Simplecrypt: fun with encryption

The XXTEA encryption algorithm (a.k.a. Correct Block TEA) is an update to the original Tiny Encryption Algorithm (TEA) introduced in 1988 by Roger Needham and David Wheeler.  Designed expressly for simplicity, the algorithm itself can be expressed in a mere 20 lines of C code.  In spite of having been shown susceptible to a chosen-plaintext-attack, for basic uses it is actually reasonably secure.

Simplecrypt is a bare-bones implementation of file encryption using XXTEA as a block cipher in conjunction with several techniques to allow it work with reasonable security and efficiency on standard user files.  The program is written in ANSI C and depends on a few POSIX library calls.

simplecrypt.c (~7k)

To use XXTEA securely as a block cipher for file encryption, simplecrypt addresses several issues:

  • Randomness.  Applying XXTEA to the same block twice with the same key will yield the same result.  In practice this can let somebody intercepting your communications know a great deal, even if the communication itself is encrypted.  The fix is to ensure that the same block almost never gets encrypted.  This is done by applying a transformation to the original data block, usually by combining it with a randomly generated ‘initialization vector.’  The IV need not be secret – indeed in practice it almost never is – but it does greatly improve security.
  • Padding.  Normal user data isn’t always a convenient length for applying cryptographic primitives to.  Padding it is therefore necessary, but to ensure proper decryption, it is also necessary to be able to know where the real data ends and the padding begins.  It is advisable to use random padding to prevent leaking information (as a known padding value would).  As a result, it’s helpful to include the length of the file in a predefined position (I choose the first word of the data block for this).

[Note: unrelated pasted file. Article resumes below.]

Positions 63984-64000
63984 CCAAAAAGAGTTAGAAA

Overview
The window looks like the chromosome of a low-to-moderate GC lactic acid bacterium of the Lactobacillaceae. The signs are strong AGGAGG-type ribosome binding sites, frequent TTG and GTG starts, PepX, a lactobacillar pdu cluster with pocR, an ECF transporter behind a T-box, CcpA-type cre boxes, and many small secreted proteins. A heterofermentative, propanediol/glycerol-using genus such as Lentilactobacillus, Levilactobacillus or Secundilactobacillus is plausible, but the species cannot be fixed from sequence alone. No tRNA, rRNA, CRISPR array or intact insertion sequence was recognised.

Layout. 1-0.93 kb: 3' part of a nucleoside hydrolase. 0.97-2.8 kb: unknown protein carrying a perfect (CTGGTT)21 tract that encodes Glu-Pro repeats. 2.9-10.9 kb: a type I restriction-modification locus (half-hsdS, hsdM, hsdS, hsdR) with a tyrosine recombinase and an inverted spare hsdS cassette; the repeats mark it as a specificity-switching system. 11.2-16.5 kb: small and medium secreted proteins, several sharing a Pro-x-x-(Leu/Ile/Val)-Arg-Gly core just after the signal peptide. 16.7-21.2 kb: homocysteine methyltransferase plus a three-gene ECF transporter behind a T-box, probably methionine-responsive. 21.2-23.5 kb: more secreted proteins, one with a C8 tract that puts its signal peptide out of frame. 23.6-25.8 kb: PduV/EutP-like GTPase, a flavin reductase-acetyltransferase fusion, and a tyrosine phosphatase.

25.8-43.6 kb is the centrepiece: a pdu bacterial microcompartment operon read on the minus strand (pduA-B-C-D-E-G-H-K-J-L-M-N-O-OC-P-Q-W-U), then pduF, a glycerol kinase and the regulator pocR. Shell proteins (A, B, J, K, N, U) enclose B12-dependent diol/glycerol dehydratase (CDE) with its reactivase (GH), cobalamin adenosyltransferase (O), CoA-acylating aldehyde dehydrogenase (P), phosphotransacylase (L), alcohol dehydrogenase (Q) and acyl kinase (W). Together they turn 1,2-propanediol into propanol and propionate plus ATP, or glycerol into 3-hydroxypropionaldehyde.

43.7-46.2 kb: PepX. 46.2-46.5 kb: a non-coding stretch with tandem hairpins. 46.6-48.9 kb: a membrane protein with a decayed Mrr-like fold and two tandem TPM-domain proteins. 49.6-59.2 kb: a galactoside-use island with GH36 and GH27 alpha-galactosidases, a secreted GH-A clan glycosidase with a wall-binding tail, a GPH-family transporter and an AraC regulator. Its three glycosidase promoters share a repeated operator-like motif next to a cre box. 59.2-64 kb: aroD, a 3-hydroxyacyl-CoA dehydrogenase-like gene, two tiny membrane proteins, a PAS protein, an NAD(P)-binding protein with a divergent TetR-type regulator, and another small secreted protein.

• Multiple blocks.  It’s not particularly convenient to encrypt large amounts of data as a single block.  XXTEA is actually flexible in this regard, but it’s still not ideal.  As a result, the data is broken up into equal-sized blocks.  Once again, the issue of randomness comes into play.  While we could simply use a new IV for each block, that would require transmitting considerably more data (1 IV per block).   A clever approach known as cipher-block-chaining avoids this.  For the IV for the second block, we simply use the ciphertext of the first block.  This ensures randomness and avoids transmitting anything extra beyond an IV for the first block.

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